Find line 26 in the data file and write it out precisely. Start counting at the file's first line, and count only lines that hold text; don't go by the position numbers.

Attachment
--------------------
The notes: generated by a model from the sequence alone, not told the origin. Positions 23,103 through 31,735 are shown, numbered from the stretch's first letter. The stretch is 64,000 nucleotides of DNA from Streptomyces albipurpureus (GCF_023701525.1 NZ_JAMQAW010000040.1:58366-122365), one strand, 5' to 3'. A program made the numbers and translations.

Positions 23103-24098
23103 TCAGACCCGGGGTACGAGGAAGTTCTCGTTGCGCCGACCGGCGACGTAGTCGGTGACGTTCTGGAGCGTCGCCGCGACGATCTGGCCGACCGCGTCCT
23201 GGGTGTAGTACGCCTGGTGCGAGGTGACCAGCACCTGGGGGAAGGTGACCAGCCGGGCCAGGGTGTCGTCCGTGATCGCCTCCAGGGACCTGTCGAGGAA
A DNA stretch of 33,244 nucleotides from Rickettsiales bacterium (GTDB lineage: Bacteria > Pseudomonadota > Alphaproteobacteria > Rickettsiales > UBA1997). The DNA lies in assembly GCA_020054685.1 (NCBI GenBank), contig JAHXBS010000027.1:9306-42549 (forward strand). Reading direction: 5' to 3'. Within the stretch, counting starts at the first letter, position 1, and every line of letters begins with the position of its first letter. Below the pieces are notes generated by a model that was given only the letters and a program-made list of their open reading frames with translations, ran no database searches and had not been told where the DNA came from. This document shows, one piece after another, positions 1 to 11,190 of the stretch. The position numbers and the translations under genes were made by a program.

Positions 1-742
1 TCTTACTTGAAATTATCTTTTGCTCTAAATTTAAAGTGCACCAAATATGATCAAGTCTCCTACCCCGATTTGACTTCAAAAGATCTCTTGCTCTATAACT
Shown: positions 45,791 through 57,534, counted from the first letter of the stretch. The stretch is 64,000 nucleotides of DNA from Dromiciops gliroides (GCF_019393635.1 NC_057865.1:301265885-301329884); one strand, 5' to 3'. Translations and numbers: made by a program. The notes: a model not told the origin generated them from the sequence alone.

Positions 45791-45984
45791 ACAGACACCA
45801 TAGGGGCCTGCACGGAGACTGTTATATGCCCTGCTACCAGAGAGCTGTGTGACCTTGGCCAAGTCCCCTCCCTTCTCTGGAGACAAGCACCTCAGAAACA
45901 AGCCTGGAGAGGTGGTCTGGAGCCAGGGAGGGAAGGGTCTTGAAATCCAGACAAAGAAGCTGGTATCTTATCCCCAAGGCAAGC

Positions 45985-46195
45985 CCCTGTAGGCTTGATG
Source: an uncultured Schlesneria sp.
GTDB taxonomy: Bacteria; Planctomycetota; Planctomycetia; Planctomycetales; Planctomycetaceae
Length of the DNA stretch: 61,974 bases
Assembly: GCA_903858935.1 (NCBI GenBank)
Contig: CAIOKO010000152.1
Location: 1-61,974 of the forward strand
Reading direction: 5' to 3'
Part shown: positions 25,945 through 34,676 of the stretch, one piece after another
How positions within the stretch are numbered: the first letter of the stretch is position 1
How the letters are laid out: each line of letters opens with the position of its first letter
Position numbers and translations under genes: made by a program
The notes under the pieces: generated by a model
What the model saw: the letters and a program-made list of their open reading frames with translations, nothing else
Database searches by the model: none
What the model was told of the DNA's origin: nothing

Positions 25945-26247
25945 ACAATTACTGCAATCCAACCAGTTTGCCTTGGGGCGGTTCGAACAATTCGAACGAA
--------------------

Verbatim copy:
The notes under the pieces: generated by a model